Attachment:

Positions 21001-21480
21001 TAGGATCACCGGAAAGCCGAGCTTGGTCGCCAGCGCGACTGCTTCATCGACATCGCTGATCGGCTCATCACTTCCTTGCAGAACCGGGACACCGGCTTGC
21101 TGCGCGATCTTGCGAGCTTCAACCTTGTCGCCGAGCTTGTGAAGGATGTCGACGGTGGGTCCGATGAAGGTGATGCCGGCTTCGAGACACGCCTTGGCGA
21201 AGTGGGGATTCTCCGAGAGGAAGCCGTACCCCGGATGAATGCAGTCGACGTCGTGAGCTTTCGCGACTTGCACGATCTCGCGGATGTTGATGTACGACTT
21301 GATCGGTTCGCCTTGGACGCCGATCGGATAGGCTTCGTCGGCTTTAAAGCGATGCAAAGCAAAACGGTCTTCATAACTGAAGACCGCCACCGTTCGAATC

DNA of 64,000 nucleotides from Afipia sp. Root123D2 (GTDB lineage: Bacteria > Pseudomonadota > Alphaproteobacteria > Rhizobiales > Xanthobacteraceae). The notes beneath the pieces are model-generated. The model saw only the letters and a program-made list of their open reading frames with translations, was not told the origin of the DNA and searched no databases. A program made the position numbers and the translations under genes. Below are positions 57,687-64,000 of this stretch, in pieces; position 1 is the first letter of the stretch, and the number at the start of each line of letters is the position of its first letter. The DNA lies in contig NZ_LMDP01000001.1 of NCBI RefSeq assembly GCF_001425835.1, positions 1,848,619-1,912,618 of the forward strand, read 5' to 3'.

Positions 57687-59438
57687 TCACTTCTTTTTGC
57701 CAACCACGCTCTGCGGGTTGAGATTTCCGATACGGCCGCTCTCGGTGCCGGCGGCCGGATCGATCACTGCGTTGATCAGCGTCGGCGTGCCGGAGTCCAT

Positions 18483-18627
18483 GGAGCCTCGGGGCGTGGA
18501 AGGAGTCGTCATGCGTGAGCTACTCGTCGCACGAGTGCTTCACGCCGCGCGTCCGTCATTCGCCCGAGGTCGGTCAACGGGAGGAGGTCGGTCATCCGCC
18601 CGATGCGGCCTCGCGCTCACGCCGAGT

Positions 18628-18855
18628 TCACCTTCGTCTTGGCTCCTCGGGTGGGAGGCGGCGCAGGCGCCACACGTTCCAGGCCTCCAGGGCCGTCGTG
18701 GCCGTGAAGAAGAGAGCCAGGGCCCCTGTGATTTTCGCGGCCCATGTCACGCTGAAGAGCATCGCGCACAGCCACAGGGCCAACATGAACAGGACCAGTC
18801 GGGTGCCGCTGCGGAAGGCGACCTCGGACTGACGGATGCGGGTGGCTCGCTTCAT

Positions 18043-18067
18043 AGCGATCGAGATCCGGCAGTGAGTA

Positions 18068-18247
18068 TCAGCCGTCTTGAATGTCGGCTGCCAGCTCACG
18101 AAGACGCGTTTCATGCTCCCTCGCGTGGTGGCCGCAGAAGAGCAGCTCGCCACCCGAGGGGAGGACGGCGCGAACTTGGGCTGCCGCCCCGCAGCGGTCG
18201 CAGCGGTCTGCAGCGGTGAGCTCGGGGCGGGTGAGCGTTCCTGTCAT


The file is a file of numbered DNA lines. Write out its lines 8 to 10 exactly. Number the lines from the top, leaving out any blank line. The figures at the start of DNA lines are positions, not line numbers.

57687 TCACTTCTTTTTGC
57701 CAACCACGCTCTGCGGGTTGAGATTTCCGATACGGCCGCTCTCGGTGCCGGCGGCCGGATCGATCACTGCGTTGATCAGCGTCGGCGTGCCGGAGTCCAT

Positions 18483-18627